violent touches of compassion. And then as to that charming delight which immediately follows the giving joy to another, or relieving his sorrow, and is, when the objects are numerous, and the kindness of importance, really inexpressible, what can this be owing to but a consciousness of a man's having done something praise-worthy, and expresive of a great foul? Whereas, if in all this he only facrificed to vanity and self-love, as there would be nothing brave in actions that make the most shining appearance, so nature would not have rewarded them with this divine pleasure; nor could the commendations, which a person receives for benefits done upon felfilh views, be at all more satisfactory, than when he is applauded for what he doth without design; because, in both cases, the ends of self-love are equal. ly answered. The conscience of approving one's self a benefactor to mankind, is the noblest recompence for being fo; doubtless it is, and the most interested cannot propose any thing so much to their own advantage; notwithstanding which, the inclination is nevertheless unselfish. The pleasure which attends the gratification of our hunger and thirst, is not the cause of these appetites; they are previous to any such prospect; and so likewife' is the delire of doing good; with this difference, that being seated in the intellectual part, this last, though antecedent to reason, may yet be improved and regulated by it, and, I will add, is no otherwise a virtue than as it is fo.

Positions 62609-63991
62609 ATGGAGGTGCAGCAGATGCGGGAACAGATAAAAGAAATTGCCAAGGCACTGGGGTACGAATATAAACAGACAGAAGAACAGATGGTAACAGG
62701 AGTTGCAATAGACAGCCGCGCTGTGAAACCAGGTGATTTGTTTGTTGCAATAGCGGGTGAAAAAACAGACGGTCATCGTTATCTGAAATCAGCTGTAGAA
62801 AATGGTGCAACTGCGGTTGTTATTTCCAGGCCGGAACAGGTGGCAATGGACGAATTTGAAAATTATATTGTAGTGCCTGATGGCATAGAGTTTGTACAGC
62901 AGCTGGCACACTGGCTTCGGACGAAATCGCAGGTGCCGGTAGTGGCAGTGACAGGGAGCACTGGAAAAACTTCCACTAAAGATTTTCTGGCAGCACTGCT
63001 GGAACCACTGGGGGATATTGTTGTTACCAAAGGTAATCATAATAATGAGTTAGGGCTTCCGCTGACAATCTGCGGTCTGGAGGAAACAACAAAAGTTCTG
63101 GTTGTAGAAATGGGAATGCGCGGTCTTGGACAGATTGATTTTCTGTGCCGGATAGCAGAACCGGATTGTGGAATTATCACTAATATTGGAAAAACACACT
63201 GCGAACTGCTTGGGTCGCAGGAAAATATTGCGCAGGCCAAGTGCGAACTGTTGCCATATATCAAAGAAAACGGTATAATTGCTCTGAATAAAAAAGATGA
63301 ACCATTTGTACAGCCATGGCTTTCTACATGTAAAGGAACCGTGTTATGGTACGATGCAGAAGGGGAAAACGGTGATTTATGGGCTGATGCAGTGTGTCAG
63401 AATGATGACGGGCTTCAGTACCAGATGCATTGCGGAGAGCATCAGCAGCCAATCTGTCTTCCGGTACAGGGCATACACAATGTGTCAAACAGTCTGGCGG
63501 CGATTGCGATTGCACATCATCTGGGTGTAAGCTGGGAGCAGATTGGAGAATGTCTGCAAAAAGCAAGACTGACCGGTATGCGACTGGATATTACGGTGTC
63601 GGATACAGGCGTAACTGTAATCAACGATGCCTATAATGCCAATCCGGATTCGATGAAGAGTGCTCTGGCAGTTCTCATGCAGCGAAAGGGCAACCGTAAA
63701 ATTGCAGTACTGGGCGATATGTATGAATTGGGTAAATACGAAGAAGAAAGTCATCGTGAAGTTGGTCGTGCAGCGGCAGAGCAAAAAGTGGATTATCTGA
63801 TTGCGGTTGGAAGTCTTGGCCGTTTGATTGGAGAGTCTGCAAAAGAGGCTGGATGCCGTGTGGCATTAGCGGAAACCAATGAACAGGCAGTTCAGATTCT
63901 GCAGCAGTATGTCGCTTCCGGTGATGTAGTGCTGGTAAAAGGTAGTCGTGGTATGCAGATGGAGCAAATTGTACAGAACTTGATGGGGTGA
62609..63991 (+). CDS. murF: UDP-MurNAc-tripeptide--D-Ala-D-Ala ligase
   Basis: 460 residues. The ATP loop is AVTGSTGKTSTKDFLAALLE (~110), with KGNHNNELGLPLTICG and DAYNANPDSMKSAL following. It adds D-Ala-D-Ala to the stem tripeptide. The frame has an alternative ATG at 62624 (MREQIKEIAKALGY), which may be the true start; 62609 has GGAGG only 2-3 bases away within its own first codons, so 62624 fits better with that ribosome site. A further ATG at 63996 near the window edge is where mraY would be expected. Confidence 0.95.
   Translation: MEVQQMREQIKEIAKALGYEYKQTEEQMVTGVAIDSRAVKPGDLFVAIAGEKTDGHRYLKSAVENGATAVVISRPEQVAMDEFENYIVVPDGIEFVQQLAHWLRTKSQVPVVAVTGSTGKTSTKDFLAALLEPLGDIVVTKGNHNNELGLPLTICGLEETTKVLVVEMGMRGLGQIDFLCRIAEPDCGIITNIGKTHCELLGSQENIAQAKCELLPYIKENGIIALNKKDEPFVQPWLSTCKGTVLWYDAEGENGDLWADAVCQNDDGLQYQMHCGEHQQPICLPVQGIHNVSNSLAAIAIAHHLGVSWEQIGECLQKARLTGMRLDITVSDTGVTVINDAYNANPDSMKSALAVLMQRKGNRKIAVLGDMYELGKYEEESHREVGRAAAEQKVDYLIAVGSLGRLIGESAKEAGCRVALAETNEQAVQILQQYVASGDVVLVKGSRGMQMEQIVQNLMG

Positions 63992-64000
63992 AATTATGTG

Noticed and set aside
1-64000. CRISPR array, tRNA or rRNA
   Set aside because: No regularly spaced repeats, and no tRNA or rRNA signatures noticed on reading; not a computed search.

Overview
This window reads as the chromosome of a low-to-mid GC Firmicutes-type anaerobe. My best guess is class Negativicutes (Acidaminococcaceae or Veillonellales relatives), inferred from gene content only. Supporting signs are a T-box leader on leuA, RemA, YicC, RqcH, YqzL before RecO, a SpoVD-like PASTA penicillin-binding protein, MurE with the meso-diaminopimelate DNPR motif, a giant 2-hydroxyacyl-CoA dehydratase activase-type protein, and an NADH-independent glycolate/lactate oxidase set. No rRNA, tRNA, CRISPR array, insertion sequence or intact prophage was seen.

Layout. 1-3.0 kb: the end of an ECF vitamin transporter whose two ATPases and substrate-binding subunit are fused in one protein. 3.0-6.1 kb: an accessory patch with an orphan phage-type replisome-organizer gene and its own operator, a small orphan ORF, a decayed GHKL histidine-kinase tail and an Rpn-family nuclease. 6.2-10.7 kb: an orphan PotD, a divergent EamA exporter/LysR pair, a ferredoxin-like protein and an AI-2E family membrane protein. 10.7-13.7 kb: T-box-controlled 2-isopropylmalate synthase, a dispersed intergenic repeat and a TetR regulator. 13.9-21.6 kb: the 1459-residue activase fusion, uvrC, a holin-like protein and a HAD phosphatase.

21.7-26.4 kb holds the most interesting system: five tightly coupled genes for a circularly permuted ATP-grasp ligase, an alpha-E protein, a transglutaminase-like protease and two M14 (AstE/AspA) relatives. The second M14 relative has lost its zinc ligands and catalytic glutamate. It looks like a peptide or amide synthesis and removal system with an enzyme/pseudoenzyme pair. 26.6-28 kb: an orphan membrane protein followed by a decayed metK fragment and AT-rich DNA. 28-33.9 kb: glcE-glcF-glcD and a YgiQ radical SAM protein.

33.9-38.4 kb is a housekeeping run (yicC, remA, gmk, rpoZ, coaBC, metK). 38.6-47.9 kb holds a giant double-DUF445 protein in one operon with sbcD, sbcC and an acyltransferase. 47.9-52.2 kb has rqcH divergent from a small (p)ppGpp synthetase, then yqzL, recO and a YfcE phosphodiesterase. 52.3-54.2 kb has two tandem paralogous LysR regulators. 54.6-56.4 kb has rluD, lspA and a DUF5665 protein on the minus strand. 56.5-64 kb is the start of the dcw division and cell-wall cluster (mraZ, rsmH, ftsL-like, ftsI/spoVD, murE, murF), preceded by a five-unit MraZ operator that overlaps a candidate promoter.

Thus have I contended for the dignity of that nature I have the honour to partake of, and, after all the evidence produced, think I have a right to conclude, against the motto of this paper, that there is such a thing as generosity in the world. Though, if I were under a mistake in this, I should say as Cicero in relation to the immortality of the soul, I I willingly err, and should believe it very much for the interest of mankind to lie under the same delis.

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fion. For the contrary notion naturally tends to dispirit the mind, and links it into a meanness fatal to the god-like zeal of doing good : as, on the other hand, it teaches people to be ungrateful, by poffesfing them with a persuasion concerning their benefactors, that they have no regard to them in the benefits they beltow. Now he that banishes gratitude from among men, by so doing stops ' up the stream of beneficence. For though, in conferring kindneffes, a truly generous man doth not aim at a return, yet he looks to the qualities of the person obliged, and as nothing renders a person more unworthy of a benefit, than his being without all resentment of it, he will not be extremely forward to oblige such a



Perfequitur fcelus ille fuum: labefaétaque tandem
Ictibus innumeris adductaque funibus arbor

Qvid. Met. l. viii. ver. 774.
The impious ax he plies; loud strokes resound;
Till dragg'd with ropes, and felld with many a

The loosen'd tree comes rushing to the ground.

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(SIR, 'I

Am so great an admirer of trees, that the spot

• of ground I have chosen to build a small feat upon, in the country, is almost in the midst of

a large wood. I was obliged much against my 6 will, to cut down several trees, that I might have

any such thing as a walk in my gardens ; but then I have taken care to leave the space between

( every